If you listened to many of the fiscal agreement’s critics yesterday, especially on the right, one of the more common complaints was that the McConnell/Biden deal missed the entire point of the exercise. The entire effort was supposed to be about debt reduction, and the deal, they argued, makes matters worse, not better.
The Senate deal to avoid the “fiscal cliff” will add roughly $4 trillion to the deficit when compared to current law, according to new numbers from the Congressional Budget Office (CBO).
The CBO determined Tuesday that the package, hammered out late Monday evening by Vice President Biden and Senate Minority Leader Mitch McConnell (R-Ky.) would – over the next decade – come with a $3.9 trillion price tag.
To be sure, I can appreciate why this looks discouraging for the “Fix the Debt” crowd, but the truth is a little more complicated than the raw CBO score suggests.
First, the Congressional Budget Office was working from the baseline that assumed literally all of the Bush-era tax breaks would expire – in other words, that Congress simply ignored all of the 2012 fiscal deadlines – and by that metric, the agreement has a multi-trillion price tag. On the other hand, if we compare the new law against the baseline that existed as recently as Monday, the deal won’t increase the deficit at all. On the contrary, it will bring in between $600 billion and $650 billion, depending on the extent to which you want to count interest on the debt.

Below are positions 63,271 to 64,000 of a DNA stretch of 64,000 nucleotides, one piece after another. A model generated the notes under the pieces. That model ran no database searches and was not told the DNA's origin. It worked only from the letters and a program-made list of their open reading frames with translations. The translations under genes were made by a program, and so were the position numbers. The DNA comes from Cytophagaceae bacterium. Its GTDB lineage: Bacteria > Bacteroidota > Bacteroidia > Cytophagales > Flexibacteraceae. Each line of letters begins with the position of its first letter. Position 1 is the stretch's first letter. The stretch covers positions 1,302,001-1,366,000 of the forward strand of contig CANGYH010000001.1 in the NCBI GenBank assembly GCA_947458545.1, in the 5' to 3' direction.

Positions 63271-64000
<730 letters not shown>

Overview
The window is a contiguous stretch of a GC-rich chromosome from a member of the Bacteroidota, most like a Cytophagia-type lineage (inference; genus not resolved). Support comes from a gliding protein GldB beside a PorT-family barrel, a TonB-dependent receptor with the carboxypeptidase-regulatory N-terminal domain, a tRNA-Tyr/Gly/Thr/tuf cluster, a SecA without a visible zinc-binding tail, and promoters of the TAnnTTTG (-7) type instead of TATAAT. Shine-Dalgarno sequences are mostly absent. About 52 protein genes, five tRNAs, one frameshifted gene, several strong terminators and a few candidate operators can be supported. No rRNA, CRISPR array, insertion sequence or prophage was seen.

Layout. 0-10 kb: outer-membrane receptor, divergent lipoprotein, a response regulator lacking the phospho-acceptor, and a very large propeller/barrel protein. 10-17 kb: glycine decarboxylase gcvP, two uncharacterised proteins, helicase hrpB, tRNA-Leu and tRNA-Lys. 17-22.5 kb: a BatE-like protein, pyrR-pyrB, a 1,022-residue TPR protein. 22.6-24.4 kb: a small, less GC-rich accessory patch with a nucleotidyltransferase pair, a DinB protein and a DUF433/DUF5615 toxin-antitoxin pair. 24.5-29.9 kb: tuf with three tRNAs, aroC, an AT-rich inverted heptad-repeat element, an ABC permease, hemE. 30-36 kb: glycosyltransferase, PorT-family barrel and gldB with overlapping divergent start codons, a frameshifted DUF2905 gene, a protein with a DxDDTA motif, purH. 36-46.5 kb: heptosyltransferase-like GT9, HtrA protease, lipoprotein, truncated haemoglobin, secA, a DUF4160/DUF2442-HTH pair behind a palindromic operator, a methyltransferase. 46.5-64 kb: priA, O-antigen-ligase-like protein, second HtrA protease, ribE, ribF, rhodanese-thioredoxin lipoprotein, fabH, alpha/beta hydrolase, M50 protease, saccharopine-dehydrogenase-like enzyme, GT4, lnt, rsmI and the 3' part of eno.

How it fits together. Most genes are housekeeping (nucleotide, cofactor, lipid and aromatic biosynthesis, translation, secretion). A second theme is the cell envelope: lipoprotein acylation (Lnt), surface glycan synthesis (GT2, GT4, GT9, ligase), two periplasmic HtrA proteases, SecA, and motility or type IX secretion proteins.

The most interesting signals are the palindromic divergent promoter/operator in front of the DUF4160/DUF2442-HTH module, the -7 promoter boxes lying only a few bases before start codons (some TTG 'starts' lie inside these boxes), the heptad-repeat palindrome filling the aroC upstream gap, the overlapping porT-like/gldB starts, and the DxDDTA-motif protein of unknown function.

The deficit has already shrunk by about $300 billion over the course of President Obama’s first term, and thanks to this new revenue, it’s on track to shrink even more.
Second, and this is the politically salient part, it doesn’t make sense for conservatives to complain about this since they were the ones who demanded less deficit reduction, not more.
Indeed, let’s remember why the CBO came up with a $3.9 trillion price tag: the fiscal deal is loaded with all kinds of tax cuts. The cost would have been far less if Democrats had their way on marginal top rates and the estate tax, but as part of the negotiations with Republicans, Dems accepted concessions that meant less revenue and less deficit reduction.
If conservatives find that disappointing, they have no one but themselves to blame.
And finally, let’s also not forget that deficit reduction probably shouldn’t be policymakers’ top goal right now anyway, making the price tag largely irrelevant. As Matt Yglesias explained this morning, “[R]elative to the goals that are important – minimizing economic damage in 2013, minimizing cuts in useful spending – the deal that ultimately got made was a pretty good one.”